Recent outbreak brings rash of tips to combat spread of measles

Recent outbreak brings rash of tips to combat spread of measles

With worries about measles heightened because of an outbreak in Clark County, health care professionals say the best defense is to be immunized.

The Washington State Department of Health, for example, has instituted an infectious disease Incident Management Structure to manage the public health aspects of the incident through investigations of possible cases, laboratory testing and other efforts to protect communities around the state. Officials are still awaiting blood test results on another 15 cases.

Two of the confirmed patients from southwest Washington traveled to Hawaii and were quarantined there and a third person was contagious while on a trip to Bend, Oregon.

Health officials say the outbreak is a textbook example of why it's critical to vaccinate against measles, which was eradicated in the USA after the vaccine was introduced in 1963.

WAC 246-105-080 authorizes schools, child care centers, or the local Health Officer to exclude any child or staff who does not have appropriate documentation of immunity against measles.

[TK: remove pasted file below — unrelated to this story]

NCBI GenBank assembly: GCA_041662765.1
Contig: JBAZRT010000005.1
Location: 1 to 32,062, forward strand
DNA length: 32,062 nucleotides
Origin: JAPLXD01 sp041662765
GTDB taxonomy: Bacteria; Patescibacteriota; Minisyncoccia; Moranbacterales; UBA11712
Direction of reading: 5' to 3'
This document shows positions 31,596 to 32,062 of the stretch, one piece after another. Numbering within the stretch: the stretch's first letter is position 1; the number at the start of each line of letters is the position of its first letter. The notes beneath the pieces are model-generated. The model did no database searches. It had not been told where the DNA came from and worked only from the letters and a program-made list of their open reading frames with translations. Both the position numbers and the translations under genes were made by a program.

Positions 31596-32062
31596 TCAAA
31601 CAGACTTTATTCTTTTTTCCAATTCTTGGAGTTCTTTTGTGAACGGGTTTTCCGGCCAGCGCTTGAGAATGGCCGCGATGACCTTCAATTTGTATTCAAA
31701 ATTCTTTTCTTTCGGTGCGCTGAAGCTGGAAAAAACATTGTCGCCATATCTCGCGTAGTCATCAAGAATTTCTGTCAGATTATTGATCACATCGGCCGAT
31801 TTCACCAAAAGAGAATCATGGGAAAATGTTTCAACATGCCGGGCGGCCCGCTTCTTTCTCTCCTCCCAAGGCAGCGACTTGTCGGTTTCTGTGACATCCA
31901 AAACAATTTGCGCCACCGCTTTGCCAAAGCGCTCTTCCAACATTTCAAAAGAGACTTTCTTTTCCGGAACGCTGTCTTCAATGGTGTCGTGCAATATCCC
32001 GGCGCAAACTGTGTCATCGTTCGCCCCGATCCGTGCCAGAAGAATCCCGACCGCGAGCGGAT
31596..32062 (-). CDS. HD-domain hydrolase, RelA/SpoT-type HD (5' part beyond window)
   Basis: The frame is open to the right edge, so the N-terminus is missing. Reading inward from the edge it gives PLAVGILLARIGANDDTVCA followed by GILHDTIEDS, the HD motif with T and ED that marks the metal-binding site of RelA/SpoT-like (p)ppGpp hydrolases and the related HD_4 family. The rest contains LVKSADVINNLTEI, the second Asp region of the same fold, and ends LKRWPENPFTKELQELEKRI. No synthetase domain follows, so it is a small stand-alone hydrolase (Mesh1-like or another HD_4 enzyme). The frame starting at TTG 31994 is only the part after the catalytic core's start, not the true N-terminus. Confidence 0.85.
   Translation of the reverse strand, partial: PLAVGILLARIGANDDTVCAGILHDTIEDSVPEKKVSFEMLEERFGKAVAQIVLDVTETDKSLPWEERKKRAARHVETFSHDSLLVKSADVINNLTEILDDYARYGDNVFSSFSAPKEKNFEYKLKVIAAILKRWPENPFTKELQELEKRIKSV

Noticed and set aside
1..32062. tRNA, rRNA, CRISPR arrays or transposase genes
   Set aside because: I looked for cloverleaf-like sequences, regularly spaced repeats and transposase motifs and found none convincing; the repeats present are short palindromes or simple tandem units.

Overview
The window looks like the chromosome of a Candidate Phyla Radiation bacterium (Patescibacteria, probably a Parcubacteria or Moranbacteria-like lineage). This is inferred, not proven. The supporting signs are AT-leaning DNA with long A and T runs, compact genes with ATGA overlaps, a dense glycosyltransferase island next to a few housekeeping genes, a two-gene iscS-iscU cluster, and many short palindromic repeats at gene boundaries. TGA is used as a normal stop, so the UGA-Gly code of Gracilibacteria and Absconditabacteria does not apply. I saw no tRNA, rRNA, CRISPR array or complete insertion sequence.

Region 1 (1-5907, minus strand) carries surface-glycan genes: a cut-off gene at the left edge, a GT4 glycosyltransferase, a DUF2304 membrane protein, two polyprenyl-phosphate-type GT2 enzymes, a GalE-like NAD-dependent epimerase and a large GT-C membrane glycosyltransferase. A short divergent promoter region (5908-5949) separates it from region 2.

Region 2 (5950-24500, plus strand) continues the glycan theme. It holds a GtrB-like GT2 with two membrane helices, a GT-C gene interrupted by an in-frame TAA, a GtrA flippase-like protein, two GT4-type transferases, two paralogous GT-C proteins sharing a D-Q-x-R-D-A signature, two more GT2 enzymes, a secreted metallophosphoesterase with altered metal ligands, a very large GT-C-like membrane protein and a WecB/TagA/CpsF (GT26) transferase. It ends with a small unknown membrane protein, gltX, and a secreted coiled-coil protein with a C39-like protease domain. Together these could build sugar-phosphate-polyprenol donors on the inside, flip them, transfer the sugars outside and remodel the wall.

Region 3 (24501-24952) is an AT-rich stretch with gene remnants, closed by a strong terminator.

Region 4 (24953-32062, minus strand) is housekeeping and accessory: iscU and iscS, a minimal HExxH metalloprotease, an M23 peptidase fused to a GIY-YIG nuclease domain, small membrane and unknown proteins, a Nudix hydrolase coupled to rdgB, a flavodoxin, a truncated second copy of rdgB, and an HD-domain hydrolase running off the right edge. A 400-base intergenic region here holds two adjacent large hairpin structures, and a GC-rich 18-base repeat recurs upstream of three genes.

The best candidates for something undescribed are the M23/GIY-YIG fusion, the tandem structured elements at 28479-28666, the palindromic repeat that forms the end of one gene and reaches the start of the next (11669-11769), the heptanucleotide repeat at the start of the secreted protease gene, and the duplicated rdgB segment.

Of course, the outbreak has many parents concerned for the health of their kids.

Melnick shared some grim statistics: Before the measles vaccination, 400-500 people died from the highly contagious disease every year, 50,000 were hospitalized, and about 4,000 people developed brain swelling that could cause deafness. There have also been three reported cases in Atlanta. One vaccine provides 93 percent immunity from measles, and two shots provide 97 percent protection.

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The CDC has warned that travellers should ensure they are vaccinated against measles with the measles, mumps and rubella vaccine (MMR). For more information about the measles outbreak, check out this FAQ from Jackson County Public Health, or follow the or and Washington state investigation. "I'm just so scared", she said.

California state Sen. Richard Pan, a pediatrician who sponsored his state's bill, said he got death threats over it and had anti-vaccination advocates jam his phone lines and harass him on social media.

Officials haven't yet determined how the measles outbreak started.

Before mass vaccination, 400 to 500 people in the United States died of the measles every year, 50,000 people were hospitalized and 4,000 people developed brain swelling that can cause deafness, Melnick said.

Nine out of 10 unvaccinated people who are exposed will get the disease.

The CDC advises those who believe they are infected should stay home for four days after developing the rash to minimize the likelihood of spreading the disease.

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